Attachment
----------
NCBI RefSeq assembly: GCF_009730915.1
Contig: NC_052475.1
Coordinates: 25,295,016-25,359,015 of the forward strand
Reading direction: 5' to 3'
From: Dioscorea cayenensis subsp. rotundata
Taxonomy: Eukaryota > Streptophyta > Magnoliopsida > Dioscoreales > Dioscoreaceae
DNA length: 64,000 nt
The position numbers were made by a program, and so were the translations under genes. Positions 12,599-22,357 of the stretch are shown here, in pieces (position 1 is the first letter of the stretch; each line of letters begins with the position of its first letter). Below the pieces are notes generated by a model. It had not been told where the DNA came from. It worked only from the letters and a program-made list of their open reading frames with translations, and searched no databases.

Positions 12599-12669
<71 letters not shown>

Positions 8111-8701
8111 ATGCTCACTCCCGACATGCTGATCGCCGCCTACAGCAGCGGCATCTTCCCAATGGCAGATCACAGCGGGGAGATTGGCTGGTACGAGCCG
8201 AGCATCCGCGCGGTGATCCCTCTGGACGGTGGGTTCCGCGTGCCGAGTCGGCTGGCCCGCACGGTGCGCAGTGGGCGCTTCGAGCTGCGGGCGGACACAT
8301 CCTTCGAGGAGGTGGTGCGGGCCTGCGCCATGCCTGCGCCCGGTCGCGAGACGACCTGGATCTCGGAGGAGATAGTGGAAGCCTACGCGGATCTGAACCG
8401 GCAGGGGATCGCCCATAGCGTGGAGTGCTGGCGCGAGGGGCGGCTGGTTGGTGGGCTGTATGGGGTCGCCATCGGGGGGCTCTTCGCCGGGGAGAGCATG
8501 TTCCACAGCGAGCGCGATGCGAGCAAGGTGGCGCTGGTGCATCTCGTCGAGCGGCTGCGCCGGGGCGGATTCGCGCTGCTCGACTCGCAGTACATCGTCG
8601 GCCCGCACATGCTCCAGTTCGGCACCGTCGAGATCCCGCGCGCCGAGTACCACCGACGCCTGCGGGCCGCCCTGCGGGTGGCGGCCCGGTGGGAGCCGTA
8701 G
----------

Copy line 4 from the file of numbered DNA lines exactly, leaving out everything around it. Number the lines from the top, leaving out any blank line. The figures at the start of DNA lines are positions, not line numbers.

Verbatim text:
Reading direction: 5' to 3'